Last week’s vote by the FCC on net neutrality rules raises new concerns and resolves very little about keeping an open internet. Let’s start with the basic issue of whether the FCC has jurisdiction to regulate the internet. Most commentators agree that the FCC has overreached its grant of authority and that legal challenges are all but certain. Is the FCC regulating or legislating? In all probability, providers that do not fare well under the proposed net neutrality rules may decide to challenge the FCC’s jurisdiction in court.


The new rules prohibit broadband or wired line providers from blocking access to services, applications and legal content, and from “unreasonably” discriminating against traffic on their networks – no such strict restrictions are placed on wireless or mobile broadband providers. Why should the FCC treat wireless providers differently than fixed line broadband providers? Do the so-called technological challenges faced by the wireless industry justify the disparate treatment?   Are we concerned that more consumers, including minorities and the poor, use wireless devices to access the internet?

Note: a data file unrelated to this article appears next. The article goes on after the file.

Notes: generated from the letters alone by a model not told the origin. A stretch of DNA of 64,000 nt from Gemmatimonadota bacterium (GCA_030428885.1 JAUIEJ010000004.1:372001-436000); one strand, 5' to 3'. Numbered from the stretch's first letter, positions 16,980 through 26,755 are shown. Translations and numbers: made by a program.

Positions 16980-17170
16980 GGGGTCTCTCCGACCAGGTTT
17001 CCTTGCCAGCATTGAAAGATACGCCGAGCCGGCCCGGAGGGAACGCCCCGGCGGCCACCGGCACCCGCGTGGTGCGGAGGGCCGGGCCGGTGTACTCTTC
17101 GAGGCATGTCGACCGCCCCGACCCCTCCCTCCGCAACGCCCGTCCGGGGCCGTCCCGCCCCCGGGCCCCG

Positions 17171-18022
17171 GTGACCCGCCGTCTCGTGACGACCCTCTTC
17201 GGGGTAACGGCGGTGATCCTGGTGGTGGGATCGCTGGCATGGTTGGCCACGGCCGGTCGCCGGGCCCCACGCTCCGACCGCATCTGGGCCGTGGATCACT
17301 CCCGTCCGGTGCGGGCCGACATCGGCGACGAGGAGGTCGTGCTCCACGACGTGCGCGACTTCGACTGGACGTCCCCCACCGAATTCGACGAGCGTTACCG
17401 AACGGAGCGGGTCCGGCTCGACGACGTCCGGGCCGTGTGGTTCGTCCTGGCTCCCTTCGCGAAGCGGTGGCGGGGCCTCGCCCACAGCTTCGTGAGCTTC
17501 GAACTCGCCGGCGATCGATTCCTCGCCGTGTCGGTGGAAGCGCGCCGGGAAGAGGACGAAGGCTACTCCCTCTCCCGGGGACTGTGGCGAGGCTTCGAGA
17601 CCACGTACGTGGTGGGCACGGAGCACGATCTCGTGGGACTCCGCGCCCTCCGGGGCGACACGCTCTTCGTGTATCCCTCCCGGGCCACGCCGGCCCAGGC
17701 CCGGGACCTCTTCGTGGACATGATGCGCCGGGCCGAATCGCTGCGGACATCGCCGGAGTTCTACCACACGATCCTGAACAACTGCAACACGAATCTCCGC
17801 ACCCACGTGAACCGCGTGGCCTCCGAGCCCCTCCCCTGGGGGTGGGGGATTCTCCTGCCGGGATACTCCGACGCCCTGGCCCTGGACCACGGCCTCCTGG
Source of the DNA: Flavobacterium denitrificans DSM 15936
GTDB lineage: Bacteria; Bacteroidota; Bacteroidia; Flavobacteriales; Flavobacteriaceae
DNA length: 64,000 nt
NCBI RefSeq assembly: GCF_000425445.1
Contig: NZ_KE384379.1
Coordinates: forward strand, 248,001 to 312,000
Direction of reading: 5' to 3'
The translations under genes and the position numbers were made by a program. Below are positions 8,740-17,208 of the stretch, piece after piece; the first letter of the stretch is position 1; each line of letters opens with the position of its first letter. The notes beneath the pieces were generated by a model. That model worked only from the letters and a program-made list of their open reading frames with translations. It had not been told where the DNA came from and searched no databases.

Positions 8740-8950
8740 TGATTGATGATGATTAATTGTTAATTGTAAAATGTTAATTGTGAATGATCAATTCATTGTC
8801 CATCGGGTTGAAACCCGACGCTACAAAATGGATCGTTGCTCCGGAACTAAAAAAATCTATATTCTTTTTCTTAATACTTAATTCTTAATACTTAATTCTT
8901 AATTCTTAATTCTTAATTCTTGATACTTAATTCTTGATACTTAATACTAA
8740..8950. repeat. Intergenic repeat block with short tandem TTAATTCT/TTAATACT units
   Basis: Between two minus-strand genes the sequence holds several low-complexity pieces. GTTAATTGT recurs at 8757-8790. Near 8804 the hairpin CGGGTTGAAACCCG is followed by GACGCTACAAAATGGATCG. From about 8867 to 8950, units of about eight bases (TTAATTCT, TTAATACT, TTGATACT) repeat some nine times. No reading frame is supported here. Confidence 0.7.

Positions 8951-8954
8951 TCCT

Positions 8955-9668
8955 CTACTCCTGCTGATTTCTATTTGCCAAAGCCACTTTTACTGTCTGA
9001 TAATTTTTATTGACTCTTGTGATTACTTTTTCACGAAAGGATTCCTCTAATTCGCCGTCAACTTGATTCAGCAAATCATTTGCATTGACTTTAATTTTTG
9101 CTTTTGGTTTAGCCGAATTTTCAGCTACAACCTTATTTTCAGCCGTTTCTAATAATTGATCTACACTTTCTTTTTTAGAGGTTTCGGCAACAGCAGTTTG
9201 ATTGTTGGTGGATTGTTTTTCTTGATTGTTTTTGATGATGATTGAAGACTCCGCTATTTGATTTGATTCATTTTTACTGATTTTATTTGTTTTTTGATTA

Why does the FCC discourage but not flat out ban "paid prioritization" by wired line broad brand providers? Does this rule create a risk that two internets will develop – one for the moneyed haves and a second for the non-moneyed have-nots? 


The new rules are a tangible victory for ISPs, and give these providers the wiggle room to capitalize on usage based pricing. For example, a broadband provider could theoretically charge an access fee for a movie streaming service such as Netflix over a wireless connection. The FCC’s distinction between fixed-broadband and wireless networks may recognize that wireless networks are more constrained in terms of bandwidth, so under the new rules a smaller set of applications is offered protection specifically on wireless networks.


While the FCC maintains that it will monitor the markets for abuses and “discourage” them, the question is whether the FCC will be able to enforce the rules given that the language is so tame. In the meantime, the FCC’s apparent lack of jurisdiction over the internet begs for someone to pick this fight.